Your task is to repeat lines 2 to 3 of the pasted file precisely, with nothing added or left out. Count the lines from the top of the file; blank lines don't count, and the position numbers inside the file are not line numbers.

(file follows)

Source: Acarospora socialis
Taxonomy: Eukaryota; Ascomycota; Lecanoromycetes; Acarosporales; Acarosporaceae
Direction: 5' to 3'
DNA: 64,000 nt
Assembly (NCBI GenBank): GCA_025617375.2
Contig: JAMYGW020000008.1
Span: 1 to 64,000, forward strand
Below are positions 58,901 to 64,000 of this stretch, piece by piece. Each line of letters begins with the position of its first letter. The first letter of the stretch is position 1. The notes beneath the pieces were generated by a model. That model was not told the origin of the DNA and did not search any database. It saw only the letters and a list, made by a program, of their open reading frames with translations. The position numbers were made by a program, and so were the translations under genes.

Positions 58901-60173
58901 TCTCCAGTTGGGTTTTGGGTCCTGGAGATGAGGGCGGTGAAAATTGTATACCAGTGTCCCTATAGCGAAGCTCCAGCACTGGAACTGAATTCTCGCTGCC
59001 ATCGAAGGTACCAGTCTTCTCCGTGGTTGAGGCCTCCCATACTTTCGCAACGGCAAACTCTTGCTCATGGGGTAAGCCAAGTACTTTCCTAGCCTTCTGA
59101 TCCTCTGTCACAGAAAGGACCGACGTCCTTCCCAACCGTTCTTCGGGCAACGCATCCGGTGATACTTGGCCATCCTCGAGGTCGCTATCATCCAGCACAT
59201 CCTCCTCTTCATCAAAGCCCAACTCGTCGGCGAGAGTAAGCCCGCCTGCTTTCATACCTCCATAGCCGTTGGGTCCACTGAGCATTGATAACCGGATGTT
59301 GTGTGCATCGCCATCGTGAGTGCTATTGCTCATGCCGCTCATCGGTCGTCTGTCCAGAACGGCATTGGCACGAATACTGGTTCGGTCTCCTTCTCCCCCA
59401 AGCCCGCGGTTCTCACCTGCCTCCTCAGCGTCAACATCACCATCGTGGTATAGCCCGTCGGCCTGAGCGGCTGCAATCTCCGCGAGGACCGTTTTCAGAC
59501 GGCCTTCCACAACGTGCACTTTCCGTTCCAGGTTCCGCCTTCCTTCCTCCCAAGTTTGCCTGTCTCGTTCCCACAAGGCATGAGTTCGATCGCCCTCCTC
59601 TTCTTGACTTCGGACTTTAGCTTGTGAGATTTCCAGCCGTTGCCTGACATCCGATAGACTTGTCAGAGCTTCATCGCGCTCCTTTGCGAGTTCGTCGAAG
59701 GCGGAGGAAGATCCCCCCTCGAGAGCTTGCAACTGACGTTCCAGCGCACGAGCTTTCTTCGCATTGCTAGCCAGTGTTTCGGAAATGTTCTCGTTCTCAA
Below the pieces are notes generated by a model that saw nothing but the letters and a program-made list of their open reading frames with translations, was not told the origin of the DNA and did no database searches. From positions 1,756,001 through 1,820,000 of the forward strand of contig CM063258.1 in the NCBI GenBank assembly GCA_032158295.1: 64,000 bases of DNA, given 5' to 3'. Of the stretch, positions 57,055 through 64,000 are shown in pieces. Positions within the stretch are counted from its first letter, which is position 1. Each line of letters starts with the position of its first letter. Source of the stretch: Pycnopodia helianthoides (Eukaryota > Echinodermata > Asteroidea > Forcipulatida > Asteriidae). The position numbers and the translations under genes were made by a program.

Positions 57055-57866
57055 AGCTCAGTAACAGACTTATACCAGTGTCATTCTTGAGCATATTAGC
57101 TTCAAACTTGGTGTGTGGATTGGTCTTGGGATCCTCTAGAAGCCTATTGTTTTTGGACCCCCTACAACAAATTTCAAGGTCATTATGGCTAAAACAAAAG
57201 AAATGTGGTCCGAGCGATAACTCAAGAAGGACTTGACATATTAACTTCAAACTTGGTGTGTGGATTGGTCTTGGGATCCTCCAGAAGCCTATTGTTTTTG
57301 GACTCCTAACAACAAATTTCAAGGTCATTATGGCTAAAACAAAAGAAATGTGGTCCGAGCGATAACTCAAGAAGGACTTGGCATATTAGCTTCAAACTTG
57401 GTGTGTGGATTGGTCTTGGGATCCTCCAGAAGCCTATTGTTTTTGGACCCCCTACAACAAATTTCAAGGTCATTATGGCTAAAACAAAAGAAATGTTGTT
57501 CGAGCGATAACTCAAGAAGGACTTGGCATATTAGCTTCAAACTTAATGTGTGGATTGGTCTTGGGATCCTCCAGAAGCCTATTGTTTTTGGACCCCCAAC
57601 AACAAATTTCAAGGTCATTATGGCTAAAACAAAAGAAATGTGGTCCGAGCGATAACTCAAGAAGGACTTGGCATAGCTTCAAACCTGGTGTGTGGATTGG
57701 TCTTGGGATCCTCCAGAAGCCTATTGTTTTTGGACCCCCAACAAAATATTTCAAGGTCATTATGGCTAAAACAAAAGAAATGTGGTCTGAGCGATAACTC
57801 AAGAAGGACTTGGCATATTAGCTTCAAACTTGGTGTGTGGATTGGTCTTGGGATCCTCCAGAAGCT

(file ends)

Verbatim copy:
Taxonomy: Eukaryota; Ascomycota; Lecanoromycetes; Acarosporales; Acarosporaceae
Direction: 5' to 3'